SNIPEF creates bonds with Scottish Hydrogen and Fuel Cell Association
The Scotland and Northern Ireland Plumbing Employers’ Federation (SNIPEF) has signed a Memorandum of Understanding with the Scottish Hydrogen and Fuel Cell Association (SHFCA) to help both bodies deliver their aims efficiently on behalf of their members.
The move closely aligns the interests of the body which promotes and develops one of the most promising technologies of the green energy revolution with an association whose member firms are most likely to be called upon to implement it.
The new links will support the growth and beneficial impacts of both sectors in Scotland and Northern Ireland, and will help develop and share best practice in the safe use and deployment of hydrogen technologies.
Fiona Hodgson, chief executive of SNIPEF, said: “SNIPEF has always been a progressive and forward-looking organisation which tries to foresee trends in the sector and there is no doubt that the direction of travel is firmly towards a greener future.
“Our new association with one of the largest hydrogen and fuel cell membership organisations in the world will keep us abreast of the core technologies which are coming through and their remarkable economic and environmental potential.”
Nigel Holmes, chief executive of SHFCA, said: “Our association now has more than 115 members focused on helping Scotland achieve a major hydrogen and fuel cell economy.
“SHFCA will work with SNIPEF to support all our members on the deployment of hydrogen for low carbon heat in industry and homes across Scotland. This will make a significant contribution towards delivering Scotland’s ambition for Net Zero by 2045, together with the key milestone of 75% GHG reduction by 2030.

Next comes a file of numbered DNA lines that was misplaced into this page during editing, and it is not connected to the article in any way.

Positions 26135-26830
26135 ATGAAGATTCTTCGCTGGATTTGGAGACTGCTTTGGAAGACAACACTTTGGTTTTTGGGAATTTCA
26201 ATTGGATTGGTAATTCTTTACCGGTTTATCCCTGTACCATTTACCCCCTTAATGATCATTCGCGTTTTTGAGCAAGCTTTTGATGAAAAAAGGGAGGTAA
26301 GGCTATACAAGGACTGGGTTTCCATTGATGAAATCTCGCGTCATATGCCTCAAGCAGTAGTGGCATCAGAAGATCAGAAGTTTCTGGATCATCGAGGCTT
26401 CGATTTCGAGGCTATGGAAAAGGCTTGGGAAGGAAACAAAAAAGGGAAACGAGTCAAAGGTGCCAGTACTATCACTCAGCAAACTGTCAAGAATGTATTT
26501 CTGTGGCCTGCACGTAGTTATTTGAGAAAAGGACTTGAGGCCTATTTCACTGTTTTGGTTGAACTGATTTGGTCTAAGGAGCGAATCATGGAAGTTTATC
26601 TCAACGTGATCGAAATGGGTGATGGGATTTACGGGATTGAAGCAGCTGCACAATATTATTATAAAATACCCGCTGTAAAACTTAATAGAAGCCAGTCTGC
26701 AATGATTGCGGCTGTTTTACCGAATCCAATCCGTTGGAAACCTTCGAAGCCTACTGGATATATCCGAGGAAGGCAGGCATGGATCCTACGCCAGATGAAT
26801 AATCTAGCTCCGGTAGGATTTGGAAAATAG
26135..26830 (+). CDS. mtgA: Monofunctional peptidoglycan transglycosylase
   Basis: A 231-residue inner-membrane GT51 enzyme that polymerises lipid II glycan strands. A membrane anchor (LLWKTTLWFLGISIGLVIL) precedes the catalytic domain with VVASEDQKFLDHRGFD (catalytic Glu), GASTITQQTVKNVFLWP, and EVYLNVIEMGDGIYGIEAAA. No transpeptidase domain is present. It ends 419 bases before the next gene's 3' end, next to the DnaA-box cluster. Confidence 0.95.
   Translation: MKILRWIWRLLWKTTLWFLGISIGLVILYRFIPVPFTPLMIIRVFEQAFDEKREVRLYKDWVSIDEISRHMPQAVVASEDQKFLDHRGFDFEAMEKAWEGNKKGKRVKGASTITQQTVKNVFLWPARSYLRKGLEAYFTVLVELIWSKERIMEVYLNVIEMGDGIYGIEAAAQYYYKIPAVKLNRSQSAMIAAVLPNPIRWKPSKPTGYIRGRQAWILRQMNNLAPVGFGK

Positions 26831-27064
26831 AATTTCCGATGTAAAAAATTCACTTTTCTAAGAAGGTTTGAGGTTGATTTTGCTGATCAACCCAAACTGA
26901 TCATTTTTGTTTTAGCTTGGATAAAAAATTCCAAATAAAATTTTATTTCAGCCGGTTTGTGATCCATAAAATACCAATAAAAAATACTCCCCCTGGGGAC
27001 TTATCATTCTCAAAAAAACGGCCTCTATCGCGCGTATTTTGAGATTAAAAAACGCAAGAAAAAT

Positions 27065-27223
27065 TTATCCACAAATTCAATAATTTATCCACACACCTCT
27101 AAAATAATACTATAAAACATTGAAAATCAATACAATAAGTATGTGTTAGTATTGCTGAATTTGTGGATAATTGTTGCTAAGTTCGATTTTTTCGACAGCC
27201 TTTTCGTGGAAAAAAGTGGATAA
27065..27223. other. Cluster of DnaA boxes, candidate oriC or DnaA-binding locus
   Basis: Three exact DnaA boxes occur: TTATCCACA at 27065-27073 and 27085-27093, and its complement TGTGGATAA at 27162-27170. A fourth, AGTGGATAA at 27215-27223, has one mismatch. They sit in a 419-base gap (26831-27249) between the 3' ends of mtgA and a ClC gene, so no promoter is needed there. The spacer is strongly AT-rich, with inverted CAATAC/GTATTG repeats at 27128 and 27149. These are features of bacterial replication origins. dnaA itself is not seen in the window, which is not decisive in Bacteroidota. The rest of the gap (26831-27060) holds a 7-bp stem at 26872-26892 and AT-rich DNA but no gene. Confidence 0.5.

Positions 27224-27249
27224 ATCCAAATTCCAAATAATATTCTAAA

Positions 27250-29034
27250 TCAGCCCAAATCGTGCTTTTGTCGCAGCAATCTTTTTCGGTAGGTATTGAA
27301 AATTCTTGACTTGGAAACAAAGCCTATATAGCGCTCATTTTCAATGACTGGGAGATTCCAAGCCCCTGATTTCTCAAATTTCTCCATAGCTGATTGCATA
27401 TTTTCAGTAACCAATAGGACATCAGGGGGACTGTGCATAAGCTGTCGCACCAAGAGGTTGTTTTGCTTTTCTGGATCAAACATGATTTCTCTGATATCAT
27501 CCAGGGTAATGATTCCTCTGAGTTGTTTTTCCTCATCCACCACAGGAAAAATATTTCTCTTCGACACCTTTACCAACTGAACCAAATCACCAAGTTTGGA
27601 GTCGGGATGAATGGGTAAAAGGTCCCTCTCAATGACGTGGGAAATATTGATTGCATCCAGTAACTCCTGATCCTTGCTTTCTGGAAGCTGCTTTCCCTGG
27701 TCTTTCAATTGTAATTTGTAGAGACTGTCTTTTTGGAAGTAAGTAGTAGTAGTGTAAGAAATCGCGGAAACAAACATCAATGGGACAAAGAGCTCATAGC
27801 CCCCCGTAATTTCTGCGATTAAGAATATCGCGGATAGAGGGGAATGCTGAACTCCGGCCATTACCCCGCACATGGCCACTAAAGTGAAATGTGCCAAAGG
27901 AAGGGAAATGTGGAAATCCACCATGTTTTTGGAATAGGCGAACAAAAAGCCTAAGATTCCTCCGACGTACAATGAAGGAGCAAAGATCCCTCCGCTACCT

“We are delighted to be able to establish such a strong association with a body of professional firms which shares our values in terms of sustainable energy use and the promotion of Scotland’s expertise on the national and international stage.”
According to Cleantechnica, the world’s leading source for cleantech analysis, Scotland has significant influence on the global wind energy industry and its resources could be used to decarbonize heavy transport by using wind to produce green hydrogen for fuel cells.
Hydrogen, produced when water is “split” by an electrical current, can be used for bulk, long duration energy storage, creating the ability to store electricity at scale from wind farms. It also has applications in agriculture and food processing, refinery operations, metallurgy and scientific research.